Harm Reduction Programs Increasing the Likelihood of Actively Using Addicts Going into Treatment

There is a specific purpose that this paper aims to achieve and a particular question it tries to answer. Unfortunately, the literature review is not enough for finding out whether having harm reduction programs and nurses in treatment centers may increase the likelihood of actively using addicts going into treatment (Dubois, 2017). Therefore, a precise data collection plan that will take into consideration all goals of the study and use the most suitable method is required.

To begin with, since this is a qualitative study, there are two methods that are likely to be useful considering the circumstances. First, participant observation should allow gaining intimate and close familiarity with the chosen group of individuals – active substance abusers (Fain, 2017). The purpose of this method will be to observe their usual practices and reactions in their natural environment – long-term substance abuse treatment center, through an intensive involvement with a representative sample. According to Fain (2017), using this method for an extended period of time, most likely, for four to six months, will provide accurate results and make it possible to draw specific conclusions. As for the data needed, the purpose will be to understand how people with substance abuse disorder chosen for the research behave in the medical center and perceive harm reduction programs. To be more precise, at the beginning of the data collection, half of the sample representatives will be those patients who already take part in harm reduction programs, and the other part will be those who avoid it for one reason or another.

Focus group interviews are another data collection method that will be useful for this qualitative study (Fain, 2017). Since organizing personal interviews may be inconvenient and will not allow to conduct them with an extended number of sample representatives, focus group interviews are the best choice (Tausch & Menold, 2016). For instance, every week, there will be several meetings with four to ten participants, some of whom are already undergoing harm reduction programs, while others avoid this type of intervention. Focus group interviews will greatly contribute to the data collected by observations and make it possible to gain an understanding of how exactly both types of patients perceive their treatment plans and the help of harm reduction nurses and programs (Palumbo, 2019). Of course, the goal of such interviews with mixed participants is to make them exchange opinions and increase the likelihood of more active substance abusers beginning to trust such programs.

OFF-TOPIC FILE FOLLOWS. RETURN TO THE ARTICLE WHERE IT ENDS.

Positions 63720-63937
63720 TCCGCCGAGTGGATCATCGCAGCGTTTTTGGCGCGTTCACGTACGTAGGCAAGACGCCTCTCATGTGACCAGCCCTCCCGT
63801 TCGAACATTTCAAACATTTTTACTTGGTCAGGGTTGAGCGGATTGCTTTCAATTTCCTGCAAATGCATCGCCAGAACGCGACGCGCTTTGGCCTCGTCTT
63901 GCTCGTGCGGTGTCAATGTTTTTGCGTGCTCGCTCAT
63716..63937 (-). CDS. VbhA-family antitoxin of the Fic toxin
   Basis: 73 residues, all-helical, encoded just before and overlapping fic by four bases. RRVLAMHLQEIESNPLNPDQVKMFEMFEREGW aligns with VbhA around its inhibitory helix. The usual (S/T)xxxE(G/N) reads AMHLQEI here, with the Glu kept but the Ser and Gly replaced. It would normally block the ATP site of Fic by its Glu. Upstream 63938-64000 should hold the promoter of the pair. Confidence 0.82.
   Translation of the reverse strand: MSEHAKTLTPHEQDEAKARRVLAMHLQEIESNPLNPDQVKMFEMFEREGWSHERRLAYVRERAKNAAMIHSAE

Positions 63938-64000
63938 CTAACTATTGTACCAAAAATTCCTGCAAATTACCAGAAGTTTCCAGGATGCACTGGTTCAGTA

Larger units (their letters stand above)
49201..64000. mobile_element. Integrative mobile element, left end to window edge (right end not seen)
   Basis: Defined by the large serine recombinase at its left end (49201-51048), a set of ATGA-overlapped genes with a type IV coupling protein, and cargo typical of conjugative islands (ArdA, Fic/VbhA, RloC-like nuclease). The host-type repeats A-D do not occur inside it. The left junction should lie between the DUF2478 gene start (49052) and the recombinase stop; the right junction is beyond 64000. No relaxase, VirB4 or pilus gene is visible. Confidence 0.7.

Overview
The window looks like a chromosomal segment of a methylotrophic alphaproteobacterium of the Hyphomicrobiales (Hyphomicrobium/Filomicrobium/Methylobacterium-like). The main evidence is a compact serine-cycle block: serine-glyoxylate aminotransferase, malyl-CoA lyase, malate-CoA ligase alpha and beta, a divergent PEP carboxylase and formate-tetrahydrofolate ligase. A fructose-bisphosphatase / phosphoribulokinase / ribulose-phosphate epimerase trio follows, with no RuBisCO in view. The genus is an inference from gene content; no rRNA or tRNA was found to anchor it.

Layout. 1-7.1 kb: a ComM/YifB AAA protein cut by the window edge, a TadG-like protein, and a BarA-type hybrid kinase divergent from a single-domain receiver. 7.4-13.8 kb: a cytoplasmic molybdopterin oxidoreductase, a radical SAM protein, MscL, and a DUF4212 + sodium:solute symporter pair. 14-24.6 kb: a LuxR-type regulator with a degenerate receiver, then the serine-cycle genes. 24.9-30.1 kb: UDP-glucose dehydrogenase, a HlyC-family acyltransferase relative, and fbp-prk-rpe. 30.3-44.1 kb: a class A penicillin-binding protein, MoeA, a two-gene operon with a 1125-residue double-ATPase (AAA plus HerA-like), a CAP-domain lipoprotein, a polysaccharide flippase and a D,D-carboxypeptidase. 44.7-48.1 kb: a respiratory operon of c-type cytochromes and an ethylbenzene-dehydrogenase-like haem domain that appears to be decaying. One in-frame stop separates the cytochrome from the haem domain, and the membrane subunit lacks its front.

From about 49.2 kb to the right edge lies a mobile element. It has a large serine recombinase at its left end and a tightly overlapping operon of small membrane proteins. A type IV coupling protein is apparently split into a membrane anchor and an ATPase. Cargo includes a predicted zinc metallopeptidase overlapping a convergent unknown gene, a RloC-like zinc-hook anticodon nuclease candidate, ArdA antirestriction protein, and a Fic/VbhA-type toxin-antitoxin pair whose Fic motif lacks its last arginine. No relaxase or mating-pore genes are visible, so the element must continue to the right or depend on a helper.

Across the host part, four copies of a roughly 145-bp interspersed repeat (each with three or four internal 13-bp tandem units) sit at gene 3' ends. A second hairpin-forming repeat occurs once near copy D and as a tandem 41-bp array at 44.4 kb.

Collecting necessary data does not allow drawing specific conclusions. Therefore an analysis plan is needed to make sure that the information gathered by using data collection methods is enough and helpful. For this qualitative study, the best option is to use inferential statistics that will make it possible to generalize findings from a sample to a population – people with substance abuse disorder (Fain, 2017). Correlation is a measuring tool for this research that will help determine whether there is a possible relationship between two variables: introduction of harm reduction programs and nurses in treatment centers and increased likelihood of actively using addicts going into treatment.

In relation to the data collection methods mentioned above, there will be a specific way of interpreting the results. First, with the participant observation, in case the number of observed sample representatives who choose harm reduction programs increases after a certain period of time, the answer to the research question will be positive. The same is with focus group interviews where patients exchange their perceptions of these programs.


Dubois, T. M. (Ed.). (2017). Harm reduction. Journal of Addictions Nursing, 28(1), 42. Web.

Fain, J. A. (2017). Reading, understanding, and applying nursing research. F.A. Davis Company.

Palumbo, R. (2019). A call to action: Defining the acute care nurse’s role in harm reduction for persons with substance use disorder. Journal of Addictions Nursing, 30(4), 236-237. Web.

Tausch, A. P., & Menold, N. (2016). Methodological aspects of focus groups in health research: Results of qualitative interviews with focus group moderators. Global Qualitative Nursing Research, 3(2333393616630466). Web.

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